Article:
The Jealousy Workbook by Kathy Labriola: A Critical Review

As non-monogamous relationships become more socially acceptable, greater numbers of people are curious about whether or not it’s for them. While exploring, they seek community support and trusted resources. Social media groups are a great place to find like-minded people with valuable experience. You can ask questions of others from all walks of life: lifelong relationship anarchists, new couples just opening up, veteran swingers, and countless other individuals practicing various forms of non-monogamy.

Perhaps the most common issue folks seek to remedy is: “OMG THE JEALOUSY? How do you deal with it?!?!?” Inevitably, well meaning folks come along and reference The Jealousy Workbook by Kathy Labriola. Oddly? Most admit they haven’t read nor utilized the workbook but see it mentioned enough that they feel safe doing the same. Like most solutions, it’s not a one-size-fits-all remedy.

The focus of this critical review will be to address the problematic approaches rooted in amatonormativity, monogamy+ (A.K.A. hierarchy), and codependency. Let’s begin this critical review with a few important notes about where I’m coming from and the lens through which I’m viewing this book:

  • There is no one right way to go about ethical non-monogamy, but there are a lot of problematic ways
  • At the time of this writing, I have not found any revised editions of this book which was published in 2013
  • This critique is being written with individual autonomy and personal agency as guiding principles
  • I am not saying this book is good or bad, nor right or wrong
  • My aim is to shine a light on approaches that have potentially problematic applications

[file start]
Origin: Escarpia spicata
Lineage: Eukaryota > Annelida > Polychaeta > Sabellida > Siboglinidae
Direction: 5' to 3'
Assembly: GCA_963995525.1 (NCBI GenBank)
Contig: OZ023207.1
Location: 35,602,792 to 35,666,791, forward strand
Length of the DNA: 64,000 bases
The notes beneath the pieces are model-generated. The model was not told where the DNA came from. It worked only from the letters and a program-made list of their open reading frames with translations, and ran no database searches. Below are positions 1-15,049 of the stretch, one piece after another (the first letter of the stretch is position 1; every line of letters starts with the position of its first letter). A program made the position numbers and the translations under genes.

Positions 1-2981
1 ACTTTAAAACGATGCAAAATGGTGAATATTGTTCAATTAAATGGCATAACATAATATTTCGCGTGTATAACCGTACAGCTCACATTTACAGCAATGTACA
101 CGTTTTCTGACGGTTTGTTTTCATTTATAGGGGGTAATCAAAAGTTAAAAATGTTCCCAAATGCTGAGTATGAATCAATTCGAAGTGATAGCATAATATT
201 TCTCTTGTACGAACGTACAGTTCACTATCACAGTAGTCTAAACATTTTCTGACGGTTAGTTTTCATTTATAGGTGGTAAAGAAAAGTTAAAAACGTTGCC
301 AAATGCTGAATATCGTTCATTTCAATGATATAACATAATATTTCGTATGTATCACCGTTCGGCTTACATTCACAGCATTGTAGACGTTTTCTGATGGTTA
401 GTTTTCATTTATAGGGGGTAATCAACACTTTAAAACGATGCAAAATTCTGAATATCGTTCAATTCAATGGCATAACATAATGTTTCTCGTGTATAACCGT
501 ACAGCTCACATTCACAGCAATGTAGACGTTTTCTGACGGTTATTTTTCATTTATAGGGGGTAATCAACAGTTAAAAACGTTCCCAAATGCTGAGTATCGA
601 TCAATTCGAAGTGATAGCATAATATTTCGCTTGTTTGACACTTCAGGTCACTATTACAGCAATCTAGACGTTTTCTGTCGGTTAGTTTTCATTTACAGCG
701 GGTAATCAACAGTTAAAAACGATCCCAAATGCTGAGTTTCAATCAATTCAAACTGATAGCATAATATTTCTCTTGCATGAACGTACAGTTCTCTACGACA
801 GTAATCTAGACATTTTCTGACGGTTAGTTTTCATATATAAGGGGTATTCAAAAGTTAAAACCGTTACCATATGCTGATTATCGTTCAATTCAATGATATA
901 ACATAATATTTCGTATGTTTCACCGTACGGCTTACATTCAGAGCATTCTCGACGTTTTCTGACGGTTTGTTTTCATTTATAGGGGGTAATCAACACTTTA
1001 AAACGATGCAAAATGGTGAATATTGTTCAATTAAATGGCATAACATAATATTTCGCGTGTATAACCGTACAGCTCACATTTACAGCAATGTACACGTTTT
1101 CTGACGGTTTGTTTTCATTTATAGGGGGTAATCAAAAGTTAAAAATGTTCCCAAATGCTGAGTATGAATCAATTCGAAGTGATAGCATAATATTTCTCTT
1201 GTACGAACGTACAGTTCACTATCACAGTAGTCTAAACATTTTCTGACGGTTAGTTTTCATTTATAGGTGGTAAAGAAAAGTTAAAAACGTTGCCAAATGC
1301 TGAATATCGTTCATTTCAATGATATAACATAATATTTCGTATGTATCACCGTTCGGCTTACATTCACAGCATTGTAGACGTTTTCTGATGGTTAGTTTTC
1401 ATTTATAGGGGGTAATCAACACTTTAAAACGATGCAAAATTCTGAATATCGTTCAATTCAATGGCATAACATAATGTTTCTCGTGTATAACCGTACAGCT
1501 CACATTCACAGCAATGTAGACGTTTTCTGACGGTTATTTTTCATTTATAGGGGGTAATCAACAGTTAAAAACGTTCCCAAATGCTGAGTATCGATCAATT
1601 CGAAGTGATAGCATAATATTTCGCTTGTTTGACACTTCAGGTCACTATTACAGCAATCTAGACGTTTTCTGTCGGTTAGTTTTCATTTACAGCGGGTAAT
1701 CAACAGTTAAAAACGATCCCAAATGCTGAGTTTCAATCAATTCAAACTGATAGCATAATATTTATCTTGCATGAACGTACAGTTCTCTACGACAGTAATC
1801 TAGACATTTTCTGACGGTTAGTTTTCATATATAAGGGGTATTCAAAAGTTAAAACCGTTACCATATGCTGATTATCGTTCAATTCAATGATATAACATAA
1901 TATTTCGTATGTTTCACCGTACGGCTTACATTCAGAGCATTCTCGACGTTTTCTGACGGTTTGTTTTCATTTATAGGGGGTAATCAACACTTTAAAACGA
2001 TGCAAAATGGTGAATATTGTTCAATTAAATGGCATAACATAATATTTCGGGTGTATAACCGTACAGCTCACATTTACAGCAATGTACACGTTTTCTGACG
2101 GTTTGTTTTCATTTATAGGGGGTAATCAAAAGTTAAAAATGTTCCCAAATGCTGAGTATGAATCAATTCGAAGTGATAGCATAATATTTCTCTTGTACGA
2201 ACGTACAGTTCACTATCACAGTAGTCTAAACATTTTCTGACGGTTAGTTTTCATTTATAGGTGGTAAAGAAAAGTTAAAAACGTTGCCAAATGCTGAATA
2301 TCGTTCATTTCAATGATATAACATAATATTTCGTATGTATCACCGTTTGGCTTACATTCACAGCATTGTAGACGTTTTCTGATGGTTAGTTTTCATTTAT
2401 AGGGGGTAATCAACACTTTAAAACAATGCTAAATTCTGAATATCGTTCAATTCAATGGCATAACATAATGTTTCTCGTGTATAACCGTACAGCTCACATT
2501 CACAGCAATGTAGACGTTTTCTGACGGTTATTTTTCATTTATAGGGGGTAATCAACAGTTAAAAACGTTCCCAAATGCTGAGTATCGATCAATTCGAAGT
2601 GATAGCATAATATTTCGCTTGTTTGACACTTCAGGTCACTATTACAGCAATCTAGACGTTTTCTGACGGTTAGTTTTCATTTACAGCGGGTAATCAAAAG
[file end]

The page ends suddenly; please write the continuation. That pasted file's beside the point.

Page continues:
• The author of The Jealousy Workbook may have changed their viewpoint since publishing; this is a critique of the book itself and nothing more

Each time I see this book recommended I find it necessary to contribute this caveat: while it contains a lot of helpful tips and points, it trends heavily toward heteronormativity as well as toxic monogamous tropes. 

Early on it becomes evident that the author sees many concepts as mutually exclusive. Monogamy and non-monogamy for instance – wherein the author lightly acknowledges a spectrum but fails to incorporate relationships between monogamous and non-monogamous people, parallel relationships, integrated ones, and more.

The primary issue with The Jealousy Workbook is the frequent shifting of emotional labor. Much of this is rooted in the dyadic approach: assuming all people come to non-monogamy from previously monogamous relationships. While common, it’s becoming less so and people in ALL relationships experience jealousy. As such, many of the suggestions focus on relationship protectionism which does nothing to solve the issue; placating at best, exacerbating at worst. Everyone comes to non-monogamy from different lived experiences, and all relationships require self-work.

The Jealousy Workbook often advocates shifting emotional labor outside of the assumed “primary” couple. It’ll start out well with excellent tips such as sitting with it a bit to determine the real source of one’s jealousy only to take a turn when the author suggests placing rules/limits on other relationships in order to mitigate one’s jealousy. This is counterproductive and it’s problematic to try to control relationships that aren’t your own.